Although they have persisted for tens of millions of years, neotropical lowland forests have changed greatly in extent and composition due to climatic variation and to human impacts. In a symposium at the 2002 meetings of the Association for Tropical Biology, hosted by the Smithsonian Tropical Research Institute (STRI), Panama, scientists presented the latest results of research on neotropical forests and their transformations up to the time of Columbus.
Bruce MacFadden, of the University of Florida, has re-examined a mammal fossils of mid-Miocene age (18-16 million years ago) collected in central Panama in the 1960s, but not previously described in detail. At the time a deep oceanic channel across eastern Panama separated North and South America. Although the species are closely related to those of North America of the same age (instead of geographically closer South America), most appear to have been adapted to forested habitats, rather than being grasslands species like those that dominated North America. In particular, the low-crowned teeth of herbivores reveal that they fed on soft-leaved forest vegetation rather than grasses, and future analysis of carbon isotope ratios in enamel may further confirm this.
Lake cores are increasingly being used to obtain records of pollen, phytoliths, charcoal, and other evidence of forest distribution and composition from throughout the neotropics over the past 20,000 years. Dolores Piperno, of STRI, described how this data shows colder, drier conditions than those of the present prevailed in many areas in the late Pleistocene. In some areas forests persisted, although they often contained a mix of lowland species with those found only at higher elevations today, creating tree communities quite different from modern ones. In others, grassland replaced forest. Later, after the arrival of humans, forests gradually retreated with the spread of slash-and-burn agriculture, only to return again when indigenous populations were decimated after colonization by Europeans. Barbara Leyden of the University of South Florida presented data from lake cores from the Yucatan Peninsula. Although stable isotopes identified a severe drought at the end of the Mayan Classic Period, the pollen record showed the vegetation was not greatly affected except for maize and associated weedy species.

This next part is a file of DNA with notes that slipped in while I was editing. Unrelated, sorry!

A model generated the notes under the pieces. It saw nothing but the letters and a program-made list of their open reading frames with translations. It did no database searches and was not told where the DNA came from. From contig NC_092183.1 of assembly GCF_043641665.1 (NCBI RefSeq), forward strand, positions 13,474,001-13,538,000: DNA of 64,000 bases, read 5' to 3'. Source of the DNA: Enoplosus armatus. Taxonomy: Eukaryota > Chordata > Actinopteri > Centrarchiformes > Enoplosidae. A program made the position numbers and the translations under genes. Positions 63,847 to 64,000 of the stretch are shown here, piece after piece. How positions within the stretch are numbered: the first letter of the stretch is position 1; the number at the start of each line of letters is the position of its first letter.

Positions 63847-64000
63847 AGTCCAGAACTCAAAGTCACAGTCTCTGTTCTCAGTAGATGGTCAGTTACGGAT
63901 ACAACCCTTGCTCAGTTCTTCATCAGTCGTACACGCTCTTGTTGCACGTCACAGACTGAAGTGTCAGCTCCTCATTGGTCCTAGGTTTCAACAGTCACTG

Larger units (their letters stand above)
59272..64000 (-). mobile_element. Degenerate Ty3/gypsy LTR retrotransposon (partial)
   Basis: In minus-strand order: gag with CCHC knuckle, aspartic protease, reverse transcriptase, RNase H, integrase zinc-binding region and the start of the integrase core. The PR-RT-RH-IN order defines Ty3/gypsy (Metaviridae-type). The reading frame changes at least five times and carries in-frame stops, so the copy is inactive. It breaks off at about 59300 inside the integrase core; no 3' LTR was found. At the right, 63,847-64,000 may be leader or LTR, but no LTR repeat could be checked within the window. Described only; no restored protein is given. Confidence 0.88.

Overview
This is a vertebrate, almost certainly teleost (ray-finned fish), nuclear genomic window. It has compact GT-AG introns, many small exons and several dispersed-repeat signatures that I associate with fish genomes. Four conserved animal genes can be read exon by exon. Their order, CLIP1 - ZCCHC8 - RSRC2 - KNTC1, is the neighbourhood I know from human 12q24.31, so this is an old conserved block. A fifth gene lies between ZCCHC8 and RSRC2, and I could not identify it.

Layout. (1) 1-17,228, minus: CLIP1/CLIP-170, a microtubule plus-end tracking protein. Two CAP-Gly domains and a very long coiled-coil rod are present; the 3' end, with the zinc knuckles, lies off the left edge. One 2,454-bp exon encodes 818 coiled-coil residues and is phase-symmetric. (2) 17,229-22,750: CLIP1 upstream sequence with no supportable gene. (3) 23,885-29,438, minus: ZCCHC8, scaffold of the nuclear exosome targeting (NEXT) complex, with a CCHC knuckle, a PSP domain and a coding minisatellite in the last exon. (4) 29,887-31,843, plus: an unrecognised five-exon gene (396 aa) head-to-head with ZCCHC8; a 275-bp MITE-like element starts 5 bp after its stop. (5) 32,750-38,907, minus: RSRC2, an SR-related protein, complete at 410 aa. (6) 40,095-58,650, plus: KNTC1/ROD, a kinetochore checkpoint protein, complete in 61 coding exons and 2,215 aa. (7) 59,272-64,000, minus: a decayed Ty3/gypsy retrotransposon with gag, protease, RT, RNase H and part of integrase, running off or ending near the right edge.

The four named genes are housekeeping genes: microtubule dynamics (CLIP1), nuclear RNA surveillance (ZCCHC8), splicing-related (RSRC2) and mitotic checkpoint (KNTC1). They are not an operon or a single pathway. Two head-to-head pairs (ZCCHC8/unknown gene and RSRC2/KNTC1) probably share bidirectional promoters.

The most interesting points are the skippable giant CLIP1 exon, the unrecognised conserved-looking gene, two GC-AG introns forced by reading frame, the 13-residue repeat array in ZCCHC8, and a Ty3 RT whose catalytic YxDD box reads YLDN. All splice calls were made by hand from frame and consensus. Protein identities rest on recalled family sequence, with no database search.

Dolores Piperno | EurekAlert!
Listening in: Acoustic monitoring devices detect illegal hunting and logging
14.12.2017 | Gesellschaft für Ökologie e.V.
How fires are changing the tundra’s face
12.12.2017 | Gesellschaft für Ökologie e.V.
MPQ scientists achieve long storage times for photonic quantum bits which break the lower bound for direct teleportation in a global quantum network.
Concerning the development of quantum memories for the realization of global quantum networks, scientists of the Quantum Dynamics Division led by Professor...
Researchers have developed a water cloaking concept based on electromagnetic forces that could eliminate an object's wake, greatly reducing its drag while...
Tiny pores at a cell's entryway act as miniature bouncers, letting in some electrically charged atoms--ions--but blocking others. Operating as exquisitely sensitive filters, these "ion channels" play a critical role in biological functions such as muscle contraction and the firing of brain cells.
To rapidly transport the right ions through the cell membrane, the tiny channels rely on a complex interplay between the ions and surrounding molecules,...
The miniaturization of the current technology of storage media is hindered by fundamental limits of quantum mechanics. A new approach consists in using so-called spin-crossover molecules as the smallest possible storage unit. Similar to normal hard drives, these special molecules can save information via their magnetic state. A research team from Kiel University has now managed to successfully place a new class of spin-crossover molecules onto a surface and to improve the molecule’s storage capacity. The storage density of conventional hard drives could therefore theoretically be increased by more than one hundred fold. The study has been published in the scientific journal Nano Letters.
Over the past few years, the building blocks of storage media have gotten ever smaller. But further miniaturization of the current technology is hindered by...
With innovative experiments, researchers at the Helmholtz-Zentrums Geesthacht and the Technical University Hamburg unravel why tiny metallic structures are extremely strong
Light-weight and simultaneously strong – porous metallic nanomaterials promise interesting applications as, for instance, for future aeroplanes with enhanced...
11.12.2017 | Event News
08.12.2017 | Event News
07.12.2017 | Event News
14.12.2017 | Health and Medicine
14.12.2017 | Physics and Astronomy
14.12.2017 | Life Sciences